We were both single for the first time and everything just fell into place,' said Connor.
All of the family tell me stories about Kellen. He is always in my thoughts – and obviously in my heart. He was a great guy – he always looked out for people. Through him, I hope I can do the same. If I was to meet him today, it would be like meeting my other half.'
'I was now forever connected with this young man who sacrificed his life and chose to save mine,' Connor told the West Seattle Herald.
'He is my hero, my guardian angel and I will be forever grateful for his decision to donate his organs.'
Before her passing at age 61 last month, Miriam Aguirre Santos restated and put down in writing her final wish - to have her eyes given to her son.
When he was 5 years old, the Cuban-born Juan Aguirre was struck by a drunken driver while walking on the island where his family owned a house. The crash damaged the cornea in his left eye, leaving his vision permanently blurry. But all that changed earlier this month.
Within days of his mother's death from a heart attack, Mr Aguirre, 39, underwent the first ever mother-son corneal transplant surgery in the history of the Florida Lions Eye Bank.
‘It’s like a whole new world has opened up,’ the 39-year old Aguirre told the Miami Herald. ‘I’m seeing things like I never did before. Everything is very, very colorful.’
Juan's childhood accident that left his cornea severely scarred did not stop him from becoming a successful musician performing under the stage name Diablo Dimes.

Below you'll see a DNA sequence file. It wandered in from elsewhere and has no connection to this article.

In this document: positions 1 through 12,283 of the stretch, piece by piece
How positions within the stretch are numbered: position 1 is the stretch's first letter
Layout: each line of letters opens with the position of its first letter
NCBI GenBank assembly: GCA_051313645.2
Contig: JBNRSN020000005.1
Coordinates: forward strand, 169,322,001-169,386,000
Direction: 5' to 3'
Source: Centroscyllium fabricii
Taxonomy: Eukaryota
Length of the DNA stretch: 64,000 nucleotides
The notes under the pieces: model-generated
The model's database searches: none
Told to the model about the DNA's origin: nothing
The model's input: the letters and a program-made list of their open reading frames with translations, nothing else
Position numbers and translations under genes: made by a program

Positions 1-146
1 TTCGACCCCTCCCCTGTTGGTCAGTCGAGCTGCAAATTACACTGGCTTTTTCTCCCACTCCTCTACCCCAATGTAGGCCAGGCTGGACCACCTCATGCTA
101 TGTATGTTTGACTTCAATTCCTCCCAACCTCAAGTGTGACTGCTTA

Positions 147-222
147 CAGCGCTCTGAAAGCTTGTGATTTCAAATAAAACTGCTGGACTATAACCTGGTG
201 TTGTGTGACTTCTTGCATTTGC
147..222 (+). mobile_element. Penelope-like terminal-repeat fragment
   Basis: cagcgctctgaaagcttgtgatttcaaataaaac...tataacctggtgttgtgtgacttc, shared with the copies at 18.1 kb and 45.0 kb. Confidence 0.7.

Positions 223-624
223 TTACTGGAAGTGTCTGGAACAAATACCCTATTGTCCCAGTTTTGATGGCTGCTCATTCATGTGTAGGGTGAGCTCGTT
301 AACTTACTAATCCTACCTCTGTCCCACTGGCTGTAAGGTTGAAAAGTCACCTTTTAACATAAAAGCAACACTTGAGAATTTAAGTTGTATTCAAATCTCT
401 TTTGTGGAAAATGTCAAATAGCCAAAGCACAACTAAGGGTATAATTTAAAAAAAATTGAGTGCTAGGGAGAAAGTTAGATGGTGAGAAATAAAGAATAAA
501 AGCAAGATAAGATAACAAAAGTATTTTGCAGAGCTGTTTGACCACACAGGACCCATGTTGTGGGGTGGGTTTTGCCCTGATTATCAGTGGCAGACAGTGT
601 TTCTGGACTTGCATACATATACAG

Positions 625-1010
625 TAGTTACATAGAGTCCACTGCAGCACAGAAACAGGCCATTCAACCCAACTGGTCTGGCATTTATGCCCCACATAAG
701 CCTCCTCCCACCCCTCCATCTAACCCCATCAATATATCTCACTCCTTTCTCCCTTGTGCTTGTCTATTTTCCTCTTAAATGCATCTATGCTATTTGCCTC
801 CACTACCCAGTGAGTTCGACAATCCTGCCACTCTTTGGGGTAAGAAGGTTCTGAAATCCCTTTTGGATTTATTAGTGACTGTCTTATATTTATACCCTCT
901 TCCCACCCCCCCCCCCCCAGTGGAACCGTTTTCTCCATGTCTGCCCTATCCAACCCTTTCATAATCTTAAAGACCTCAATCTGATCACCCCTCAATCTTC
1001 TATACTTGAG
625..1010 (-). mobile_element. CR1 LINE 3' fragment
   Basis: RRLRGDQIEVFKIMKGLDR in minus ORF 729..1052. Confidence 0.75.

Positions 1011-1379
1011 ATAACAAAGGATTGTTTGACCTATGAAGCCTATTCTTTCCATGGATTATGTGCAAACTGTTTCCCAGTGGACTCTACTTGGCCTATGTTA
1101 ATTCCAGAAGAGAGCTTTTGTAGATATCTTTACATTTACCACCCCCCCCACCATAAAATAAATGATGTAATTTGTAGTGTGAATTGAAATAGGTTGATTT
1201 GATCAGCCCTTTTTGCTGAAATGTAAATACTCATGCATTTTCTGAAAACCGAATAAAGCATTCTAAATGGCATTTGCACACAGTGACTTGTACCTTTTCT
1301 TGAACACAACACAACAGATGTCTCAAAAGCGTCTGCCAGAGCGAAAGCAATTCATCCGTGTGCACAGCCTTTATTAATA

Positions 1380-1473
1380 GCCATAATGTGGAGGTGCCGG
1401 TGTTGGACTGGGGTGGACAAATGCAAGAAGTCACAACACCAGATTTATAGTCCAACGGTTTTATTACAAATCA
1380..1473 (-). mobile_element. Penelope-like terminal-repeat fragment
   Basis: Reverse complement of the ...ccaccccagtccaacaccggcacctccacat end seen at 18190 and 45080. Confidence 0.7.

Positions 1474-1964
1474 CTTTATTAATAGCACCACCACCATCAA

Besides her eyes, which she had donated to help her son, Aguirre Santos saved the lives of two other people who received her liver and kidneys.
As for Juan Aguirre, he said that every time he looks at himself in the mirror now, he sees his mother's eyes staring back at him.
'I know that she'll be with me forever,' he told the paper.
Doctors at St. Joseph's hospital in Central New York were in the process of starting surgery to harvest a dead woman's organs when that woman opened her eyes. She was still alive.
That massive mistake has now cost the hospital $6,000 after a federal inquiry in addition to another fine of $16,000 after another patient fell and injured her head when she was left unattended in 2011, according to reporting in the Syracuse Post-Standard.
Colleen S. Burns of North Syracuse, New York, 41, had been admitted to the hospital in October 2009 for a drug overdose. Because of a series of mistakes in evaluation, doctors believed that the woman was dead and started the organ donation process.
The state Health Department investigation of the incident found that when Burns was first admitted, they skipped a recommended treatment that would prevent the drugs she had taken - Xanax, Benadryl and a muscle relaxant - from being absorbed by her stomach and intestines. They also didn't do enough testing to see if she was free of drugs or perform enough brain scans. Because they didn't perform enough of these scans, doctors believed that Burns was brain dead, when in reality the over dose had put her in a coma.
After doctors said she was essentially brain dead, her family agreed to take her off life support and her organs donated. But the day before the organs were to be removed, a nurse performed a reflex test and found that Burns was still reacting. She scraped her finger on the bottom of one of Burns' feet and her toes curled downward, a sign that she was still alive.